Representatives from the Food Bank of South Jersey and the Campbell Soup Company visited Eastern Propak fruit packing plant Tuesday to witness the sorting process of peaches to be used in Just Peachy salsa.
New Jersey Farm Bureau News
For 15 years, certified forester Bob Williams watched over 5,000 acres of woodlands and wetlands in Atlantic County’s Estell Manor. He thinned trees, conducted controlled burns, and planted and fenced seedlings of the increasingly threatened Atlantic white cedar.
When the Christie administration bought the land from Lenape Farms Inc. eight months ago, Williams and the landowners who hired him were lauded by state officials for encouraging forest regeneration, reducing wildfire hazards, and protecting wildlife.
Last week, the forester returned to the site to find sections of the $10,000 fencing down, deer prints in the mud, and many of the seedlings gone.
Advocates of buying locally grown food tout a range of benefits, from getting the freshest produce possible and supporting one’s own community to reducing vehicle emissions that contribute to pollution and climate change.
The New Jersey State Board of Agriculture has proposed rules that would govern what farmers can label as “Locally Grown.” New Jersey Farm Bureau President Ryck Suydam told NJ Today Managing Editor Mike Schneider that having a specific definition will help customers trust their farmers more.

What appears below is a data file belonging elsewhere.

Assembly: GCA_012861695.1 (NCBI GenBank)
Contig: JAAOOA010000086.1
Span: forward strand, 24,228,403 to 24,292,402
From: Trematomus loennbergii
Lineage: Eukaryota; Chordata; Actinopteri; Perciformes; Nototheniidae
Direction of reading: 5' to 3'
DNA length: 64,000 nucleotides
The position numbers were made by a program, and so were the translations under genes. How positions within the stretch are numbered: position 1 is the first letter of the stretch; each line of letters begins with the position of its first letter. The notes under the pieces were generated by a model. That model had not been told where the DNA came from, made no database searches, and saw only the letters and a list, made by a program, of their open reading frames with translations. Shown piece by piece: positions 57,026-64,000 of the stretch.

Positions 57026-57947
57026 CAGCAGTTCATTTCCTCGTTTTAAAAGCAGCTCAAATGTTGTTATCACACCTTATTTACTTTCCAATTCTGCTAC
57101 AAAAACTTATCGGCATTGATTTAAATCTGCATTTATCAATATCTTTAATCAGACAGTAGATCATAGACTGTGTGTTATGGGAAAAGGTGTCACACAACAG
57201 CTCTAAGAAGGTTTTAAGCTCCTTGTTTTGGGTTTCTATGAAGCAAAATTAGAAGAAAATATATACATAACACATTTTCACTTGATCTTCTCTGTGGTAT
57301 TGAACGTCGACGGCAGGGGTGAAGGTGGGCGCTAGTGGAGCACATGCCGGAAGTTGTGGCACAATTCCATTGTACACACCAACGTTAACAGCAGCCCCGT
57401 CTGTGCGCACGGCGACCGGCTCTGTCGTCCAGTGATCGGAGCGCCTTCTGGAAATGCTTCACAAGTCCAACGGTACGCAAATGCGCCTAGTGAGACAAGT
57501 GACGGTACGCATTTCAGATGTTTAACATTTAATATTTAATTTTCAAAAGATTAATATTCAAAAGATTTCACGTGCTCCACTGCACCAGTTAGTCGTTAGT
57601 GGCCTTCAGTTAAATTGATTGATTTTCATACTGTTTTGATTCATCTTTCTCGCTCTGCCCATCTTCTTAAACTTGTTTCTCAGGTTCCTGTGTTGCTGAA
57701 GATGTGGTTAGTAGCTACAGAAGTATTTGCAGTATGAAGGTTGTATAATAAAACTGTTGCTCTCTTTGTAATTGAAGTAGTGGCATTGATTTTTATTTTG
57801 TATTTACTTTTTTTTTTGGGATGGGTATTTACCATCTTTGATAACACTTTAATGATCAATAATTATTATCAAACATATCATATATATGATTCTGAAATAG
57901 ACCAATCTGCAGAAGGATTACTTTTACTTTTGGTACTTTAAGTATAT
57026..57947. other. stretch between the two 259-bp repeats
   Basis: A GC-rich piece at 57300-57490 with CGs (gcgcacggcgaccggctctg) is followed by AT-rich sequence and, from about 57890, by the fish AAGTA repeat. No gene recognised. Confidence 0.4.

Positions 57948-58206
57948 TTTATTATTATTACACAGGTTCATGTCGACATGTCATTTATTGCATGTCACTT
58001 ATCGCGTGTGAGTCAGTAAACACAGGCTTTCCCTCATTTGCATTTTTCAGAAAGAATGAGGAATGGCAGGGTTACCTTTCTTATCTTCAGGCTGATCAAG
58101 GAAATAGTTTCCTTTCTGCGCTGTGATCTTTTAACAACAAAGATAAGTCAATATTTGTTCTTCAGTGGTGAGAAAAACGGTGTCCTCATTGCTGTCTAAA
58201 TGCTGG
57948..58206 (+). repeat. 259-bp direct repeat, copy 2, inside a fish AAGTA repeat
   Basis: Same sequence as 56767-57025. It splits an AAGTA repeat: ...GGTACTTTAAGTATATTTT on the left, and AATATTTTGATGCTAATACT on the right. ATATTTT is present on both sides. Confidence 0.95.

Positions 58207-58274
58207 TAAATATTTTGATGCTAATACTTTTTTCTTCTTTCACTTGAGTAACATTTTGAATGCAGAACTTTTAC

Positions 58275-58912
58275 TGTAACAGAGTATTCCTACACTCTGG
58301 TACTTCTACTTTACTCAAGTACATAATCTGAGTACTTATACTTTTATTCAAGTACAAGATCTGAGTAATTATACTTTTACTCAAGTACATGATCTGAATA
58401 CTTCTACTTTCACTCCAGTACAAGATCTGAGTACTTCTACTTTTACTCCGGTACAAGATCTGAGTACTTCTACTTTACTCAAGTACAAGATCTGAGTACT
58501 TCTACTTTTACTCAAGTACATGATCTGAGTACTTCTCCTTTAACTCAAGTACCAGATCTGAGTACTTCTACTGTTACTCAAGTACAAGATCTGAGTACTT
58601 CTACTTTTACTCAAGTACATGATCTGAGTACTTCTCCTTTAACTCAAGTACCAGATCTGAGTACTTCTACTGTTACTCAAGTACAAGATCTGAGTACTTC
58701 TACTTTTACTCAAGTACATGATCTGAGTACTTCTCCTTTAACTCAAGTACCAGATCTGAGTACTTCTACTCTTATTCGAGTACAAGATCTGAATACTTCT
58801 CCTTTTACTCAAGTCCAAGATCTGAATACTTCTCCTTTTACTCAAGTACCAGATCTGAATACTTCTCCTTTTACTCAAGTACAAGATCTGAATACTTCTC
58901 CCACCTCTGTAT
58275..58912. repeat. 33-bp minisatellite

Wheat futures rose in Chicago, heading for the biggest gain in three weeks, on signs that demand from importers improved after prices tumbled. Corn climbed from a 33-month low, and soybeans fell.
Shirely Kline, owner of Happy Valley Berry Farm, doesn’t create art with paint or clay — instead she uses seeds and soil.
Going down the dirt driveway at Kline’s farm, you eventually enter a cornucopia of raspberries, blackberries, tomatoes, herbs, spinach — an Edenof fresh produce. A major reason Kline’s farm has become so popular among local residents is because Kline does not use pesticides to grow her produce.
Gov. Christie should sign the Healthy Forests Act legislation on his desk (A-2837/S-1085) that would establish a forest stewardship program for responsible woodland management on state-owned forestland. NJFB President Ryck Suydam explains why in a letter to the editor.
New Jersey residents may not get a chance to vote on a referendum this November asking if the state should dedicate up to $200 million a year to preserve open space.